Fairy Tales - Revised
My favorite class in college was called "Revisioning the Classics." In this class, we read classic texts like Hamlet and Antigone, and then modern retellings like Rosencrantz and Guildenstern are Dead or Jean Anouilh's Antigone. It was a great way to see these stories in a new light. This approach really carries over in my reading preferences -- I've learned that I love these kinds of reworkings, and fairy tales are a particularly great source for retellings.
Here are some of my favorites:
Tam Lin by Pamela Dean
This novel, set at fictional Blackstock in Southern Minnesota (based on real-life Carleton College), details red-headed Janet's college experience. It's based on the Scottish folk ballad Tam Lin, wherein a young woman has to rescue her true love from the Queen of the Fairies.
Reading Janet's (mis)adventures in love and English literature set me up for disappointment when my college experience wasn't similarly full of attractive and myterious people who could spout literary quotations to suit every occasion.
Enchantment by Orson Scott Card
Card might be best known for his series, but he also wrote several really lovely stand alone novels, including this one. This version of Sleeping Beauty is set in upstate New York and 9th-century Russia, and also features Baba Yaga, a prominent evil witch in Russian folklore.
Daughter of the Forest by Juliet Marillier
Marillier's fiction is full of fairy lore and reworked myths, but this one is her first. The start of the Sevenwaters saga, this book is set in an medieval Celtic kingdom populated by the Fair Folk - and people. This novel becomes a retelling of the story The Six Swans.
Fables by Bill Willingham
Graphic novels often incorporate fantasy very effectively. This series depicts the lives of a variety of fairy tale and folk tale characters after they are displaced from their Homelands following a prolonged war with the initially mysterious Adversary.
Snow White, Blood Red edited by Ellen Datlow and Terri Windling
Short stories are a particularly good match for fairy tales, given the length of much of the source material. Over much of a decade, Datlow and Windling edited six volumes of adult fairy tales, starting with this one. The stories in these books are not what you might remember from your childhood -- they're often sexual and dark.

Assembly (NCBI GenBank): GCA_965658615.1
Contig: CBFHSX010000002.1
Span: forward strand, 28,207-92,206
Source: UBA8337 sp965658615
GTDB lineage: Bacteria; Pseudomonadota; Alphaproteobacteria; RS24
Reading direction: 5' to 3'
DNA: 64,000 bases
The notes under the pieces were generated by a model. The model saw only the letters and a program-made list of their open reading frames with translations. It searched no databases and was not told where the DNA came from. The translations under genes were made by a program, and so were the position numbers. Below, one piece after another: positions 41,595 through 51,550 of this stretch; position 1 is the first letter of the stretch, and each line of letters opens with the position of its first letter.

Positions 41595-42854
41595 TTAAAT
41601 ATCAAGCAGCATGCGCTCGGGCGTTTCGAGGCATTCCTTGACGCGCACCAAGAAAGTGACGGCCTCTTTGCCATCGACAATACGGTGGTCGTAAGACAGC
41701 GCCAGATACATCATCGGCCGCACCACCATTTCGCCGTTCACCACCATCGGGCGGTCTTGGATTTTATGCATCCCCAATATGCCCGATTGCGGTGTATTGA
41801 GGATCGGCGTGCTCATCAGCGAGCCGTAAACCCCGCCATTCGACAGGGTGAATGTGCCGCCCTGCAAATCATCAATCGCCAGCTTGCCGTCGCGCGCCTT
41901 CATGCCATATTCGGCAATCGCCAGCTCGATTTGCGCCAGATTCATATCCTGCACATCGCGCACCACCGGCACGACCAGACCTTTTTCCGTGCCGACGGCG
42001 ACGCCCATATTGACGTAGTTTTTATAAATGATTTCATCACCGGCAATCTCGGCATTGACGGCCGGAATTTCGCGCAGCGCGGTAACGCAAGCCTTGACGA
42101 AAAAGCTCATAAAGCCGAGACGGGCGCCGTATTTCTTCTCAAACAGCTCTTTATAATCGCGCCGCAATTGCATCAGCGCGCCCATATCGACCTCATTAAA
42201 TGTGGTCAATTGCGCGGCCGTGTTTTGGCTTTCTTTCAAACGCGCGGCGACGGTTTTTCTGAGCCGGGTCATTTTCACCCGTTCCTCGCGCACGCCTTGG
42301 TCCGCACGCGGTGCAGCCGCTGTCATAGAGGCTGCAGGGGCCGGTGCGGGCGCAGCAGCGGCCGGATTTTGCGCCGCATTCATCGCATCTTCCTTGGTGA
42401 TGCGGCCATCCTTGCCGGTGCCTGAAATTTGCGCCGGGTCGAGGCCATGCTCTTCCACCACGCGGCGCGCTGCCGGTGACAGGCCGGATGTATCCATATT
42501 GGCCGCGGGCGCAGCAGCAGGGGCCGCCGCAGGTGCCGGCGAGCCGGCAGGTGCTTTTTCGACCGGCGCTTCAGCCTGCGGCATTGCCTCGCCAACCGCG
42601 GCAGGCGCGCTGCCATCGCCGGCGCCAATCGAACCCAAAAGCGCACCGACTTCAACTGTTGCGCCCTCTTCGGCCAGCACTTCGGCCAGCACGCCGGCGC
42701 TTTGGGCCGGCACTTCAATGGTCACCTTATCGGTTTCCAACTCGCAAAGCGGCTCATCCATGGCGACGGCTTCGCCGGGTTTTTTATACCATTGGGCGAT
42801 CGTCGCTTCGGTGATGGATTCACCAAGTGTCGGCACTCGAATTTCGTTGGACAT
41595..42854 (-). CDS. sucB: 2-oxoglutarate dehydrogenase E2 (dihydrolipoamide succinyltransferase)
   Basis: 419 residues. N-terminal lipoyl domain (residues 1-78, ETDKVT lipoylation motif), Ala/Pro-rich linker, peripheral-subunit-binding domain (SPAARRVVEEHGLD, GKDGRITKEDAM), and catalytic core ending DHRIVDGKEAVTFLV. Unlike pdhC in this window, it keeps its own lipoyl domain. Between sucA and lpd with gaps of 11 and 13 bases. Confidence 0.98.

The Essential Bordertown: A Traveller's Guide to the Edge of Faerie edited by Terri Windling and Delia Sherman
Similarly, this collection includes a variety of stories about Bordertown -- the city where human lands adjoin the Border to the Elflands, which we cannot cross. While not all interpretations of particular fairy tales, this collection is heavily inspired by traditional fairy tales. This book includes stories from several out of print Bordertown short story collections from the 1990s, but there is also a newer volume, Welcome to Bordertown, which includes stories set after Bordertown comes back - because sometimes magical lands disappear.
Other formats can be great ways to retell fairy tales, as well! Stephen Sondheim's musical Into the Woods is probably the most famous example. It includes the story of Cinderella, Jack the Giant-Killer, Little Red Riding Hood, and others -- and what happens after the happy ending. The Library owns both the libretto and the vocal score.
The Decemberists' album The Hazards of Love is a rock opera with fairy tale elements -- the relationship between the young lovers and the Evil Queen bears a remarkable similarity to the relationships in Tam Lin.